10. The ol' "Everything good is from Beane and everything bad is from McDermott trick", eh Chief?
  11. Burned out? Nope. Heh heh. Nice!
  12. To repeat, I said top 5, not top 7. And that absolutely is the point. So many on here whine on and on about the criticism and the lack of respect and the hatred and on and on. Most of that is nonsense. He's ranked top 5 everywhere. He gets a ton of respect. And of course he gets criticism. He's an NFL quarterback. It's part of the deal. Particularly for an NFL QB leading the league in INTs. It's part of the Josh Allen package. Of course it's going to be mentioned. But again, top five status from about everyone.
  13. Does he really not get the credit? Or is that just the paranoia of Bills fans? Are there a lot of lists out there of the top five QBs that don't have Allen in there? I googled "Top 10 QB list 2023". I later wanted some more recent ones so I re-adjusted for recency. Out of the first ten I opened how many would you guess had Allen outside of the top five? That would be zero. https://www.cbssports.com/nfl/news/2023-nfl-qb-power-rankings-lamar-jackson-aaron-rodgers-both-crack-top-10-in-first-rundown-of-all-32-starters/ https://www.foxsports.com/stories/nfl/2023-top-10-nfl-quarterbacks-ranking-the-best-qbs-after-patrick-mahomes https://www.nfl.com/news/top-10-quarterbacks-entering-the-2023-nfl-season https://www.si.com/nfl/2023/05/30/top-10-quarterbacks-qbs-ranked-right-now#gid=ci02c08dc2e000262e&pid=10 https://www.espn.com/nfl/insider/insider/story/_/id/37919975/ranking-nfl-top-10-quarterbacks-2023-execs-coaches-scouts-make-their-picks-best-passers https://www.espn.com/nfl/insider/insider/story/_/id/37919975/ranking-nfl-top-10-quarterbacks-2023-execs-coaches-scouts-make-their-picks-best-passers https://www.sportingnews.com/us/nfl/news/nfl-quarterback-rankings-2023-qbs-best-worst/yxvqewdhatrxu7qwajhb89vp https://www.insider.com/nfl-2023-season-starting-quarterbacks-ranked-complete-list-2023-9 https://www.cbssports.com/nfl/news/2023-nfl-week-12-qb-power-rankings-ravens-lamar-jackson-rises-to-no-1-broncos-russell-wilson-also-jumps/ https://www.nfl.com/news/nfl-qb-index-week-10-2023-nfl-season They're right to point out the INTs. It's part of who he is. Pretty much all of them also point out his running, which is also part of who he is. It really would be better if he threw less. At least two games and arguably three, Allen was a large part of why we lost, and I'm sure he'd agree 100% with that. He also won us some games, no question. But inconsistency is held against QBs, and for good reason. Of course, there are always going to be a few folks who over-react. This is the internet, after all. It's part of the deal. But most recognize that he's a great QB. Only the wingnuts don't really. He doesn't get a lot of hate, he just doesn't. But yeah, they do throw his weaknesses in with the rest of his traits.
  14. No. The idea is stupid. Why risk hundreds of billions to win a few tens or hundreds of millions? It simply doesn't make sense. It'd be killing the golden goose. Is it possible one guy somewhere is venal and stupid enough to try? Yeah. Sure. But the whole thing? Absolutely not. It simply makes no sense whatsoever.
  15. Landry. He was in his 12th year coaching Dallas when he won his first SB. And Cowher as you said. Those are two terrific coaches, by the way. Oh, and by the way, "I know Cowher both won and lost with Pittsburg, but [justification, excuse, justification, excuse] only shows how you want this argument to fall. You can always find a justification for excluding a guy if that's your previous prejudice. But doing so only shows what you want rather than having any real logical force. There are two: Landry and Cowher. More, the problem is that the question, when stated that way, automatically acts to exclude guys who proved very very capable of winning Super Bowls. Tom Coughlin is a good example. Eight years of coaching at Jax and not winning one, though he had some great rosters. Without a year off, he went to the Giants and won one in his fourth year. Did he become a different coach? Nah. Things just came together for him. He was good enough to win in Jax but it's hard to get things to come together sometimes. So, how many coaches were fired at some point because the team thought they'd never win a Super Bowl, but that turned out to be wrong? Several. Belichick. George Allen. Vermeil. Pete Carroll. Dungy. Kubiak. Reid. That's a squatload.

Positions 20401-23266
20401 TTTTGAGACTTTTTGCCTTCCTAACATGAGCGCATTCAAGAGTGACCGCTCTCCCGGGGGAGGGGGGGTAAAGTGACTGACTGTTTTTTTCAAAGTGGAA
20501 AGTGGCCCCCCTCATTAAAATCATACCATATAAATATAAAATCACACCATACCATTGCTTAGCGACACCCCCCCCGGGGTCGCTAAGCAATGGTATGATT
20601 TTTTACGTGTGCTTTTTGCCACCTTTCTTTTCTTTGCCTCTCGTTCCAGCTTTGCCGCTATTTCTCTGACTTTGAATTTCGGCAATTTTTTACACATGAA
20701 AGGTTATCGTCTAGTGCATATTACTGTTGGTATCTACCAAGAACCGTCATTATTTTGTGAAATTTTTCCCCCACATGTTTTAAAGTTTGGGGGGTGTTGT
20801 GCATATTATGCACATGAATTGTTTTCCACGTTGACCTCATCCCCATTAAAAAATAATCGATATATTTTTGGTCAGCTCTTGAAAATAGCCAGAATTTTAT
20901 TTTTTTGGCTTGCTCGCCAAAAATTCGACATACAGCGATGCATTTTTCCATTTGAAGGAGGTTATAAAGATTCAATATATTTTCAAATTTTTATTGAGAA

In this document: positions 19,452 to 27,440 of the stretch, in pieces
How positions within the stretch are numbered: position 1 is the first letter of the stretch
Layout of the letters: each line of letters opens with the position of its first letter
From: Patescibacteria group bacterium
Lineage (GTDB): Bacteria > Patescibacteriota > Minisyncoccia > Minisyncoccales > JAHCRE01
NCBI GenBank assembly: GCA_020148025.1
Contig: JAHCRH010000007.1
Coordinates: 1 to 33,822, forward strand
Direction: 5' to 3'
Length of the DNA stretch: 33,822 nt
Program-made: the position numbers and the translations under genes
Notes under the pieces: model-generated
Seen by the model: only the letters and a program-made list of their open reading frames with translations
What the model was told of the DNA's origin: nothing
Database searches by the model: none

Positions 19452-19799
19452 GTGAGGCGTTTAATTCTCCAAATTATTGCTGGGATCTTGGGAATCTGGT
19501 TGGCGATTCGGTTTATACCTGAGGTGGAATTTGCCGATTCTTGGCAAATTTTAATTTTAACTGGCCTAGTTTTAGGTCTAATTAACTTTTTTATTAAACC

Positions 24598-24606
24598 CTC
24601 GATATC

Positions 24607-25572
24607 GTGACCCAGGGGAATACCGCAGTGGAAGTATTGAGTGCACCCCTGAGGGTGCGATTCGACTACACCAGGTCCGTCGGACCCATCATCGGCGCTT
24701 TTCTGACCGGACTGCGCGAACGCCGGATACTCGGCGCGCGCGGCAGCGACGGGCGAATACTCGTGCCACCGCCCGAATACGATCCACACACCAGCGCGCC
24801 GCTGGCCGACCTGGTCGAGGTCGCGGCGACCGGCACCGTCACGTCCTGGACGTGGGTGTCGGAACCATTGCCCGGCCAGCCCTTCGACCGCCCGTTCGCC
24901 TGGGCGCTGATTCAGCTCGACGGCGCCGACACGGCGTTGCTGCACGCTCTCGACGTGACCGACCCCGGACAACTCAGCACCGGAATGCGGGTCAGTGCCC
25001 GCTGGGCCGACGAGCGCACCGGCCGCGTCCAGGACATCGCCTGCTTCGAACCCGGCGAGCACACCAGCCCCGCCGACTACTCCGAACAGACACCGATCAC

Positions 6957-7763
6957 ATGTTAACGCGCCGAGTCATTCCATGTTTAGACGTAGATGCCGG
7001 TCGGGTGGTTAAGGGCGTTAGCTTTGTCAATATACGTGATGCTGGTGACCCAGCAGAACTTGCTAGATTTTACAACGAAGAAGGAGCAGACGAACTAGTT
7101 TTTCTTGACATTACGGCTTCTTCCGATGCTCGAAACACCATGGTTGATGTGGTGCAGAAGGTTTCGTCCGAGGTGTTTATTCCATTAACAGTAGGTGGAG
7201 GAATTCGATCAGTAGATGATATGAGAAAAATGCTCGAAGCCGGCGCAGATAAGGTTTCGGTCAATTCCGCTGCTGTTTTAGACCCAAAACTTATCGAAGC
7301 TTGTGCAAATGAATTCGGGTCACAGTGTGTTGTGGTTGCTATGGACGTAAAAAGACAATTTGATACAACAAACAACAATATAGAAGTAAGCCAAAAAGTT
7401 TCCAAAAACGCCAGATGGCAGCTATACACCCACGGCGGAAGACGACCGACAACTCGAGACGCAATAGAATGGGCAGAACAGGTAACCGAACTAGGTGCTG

16. Yeah, and the proof that McDermott is the main reason is that ... um ...it's that ... well, many people don't like him.
  17. Yes, true. And also already in the report. No plans now is what the two main sources said, and Graham himself says, "Although additional calamities may befall McDermott over the next month and a half and alter the organization's plans, four sources familiar with Terry Pegula's thinking ..."
  18. "35 consecutive regular season games of losing by one score or less," you say? Your meaning there is really unclear, but whatever you're trying to say there, it doesn't apply to McDermott. McDermott's had a lot of big wins that were far more than one-score games, even just this year. And we've also won a couple of one-score games just this year, the Giants, and the Bucs. It is true, though, that McDermott is a bit below .500 in one-score games. We ought to look around for a guy with a good record in one-score games. Hey, Adam Gase went 27-12 in one-score games. He's obviously a fantastic coach! Let's bring him in! I bet he's available!!!! Are you serious? Why would someone with Pegula's ear publicly tell anyone what he's confidentially saying? He'd get fired. Unless he spoke as a confidential source. That's how journalism works. How much junk The Athletic puts out that turn out wrong the next day? Not much at all. No journalism is perfect, like the rest of human endeavor. But the Athletic is a good outlet. Graham is trustworthy, has a ton of solid sources around the league, and has four sources for this story. This is trustworthy. More, it was predictable, it's how Terry works that if you do a damn good job for a long time he won't be quick to let you go. It's how good ownership should work.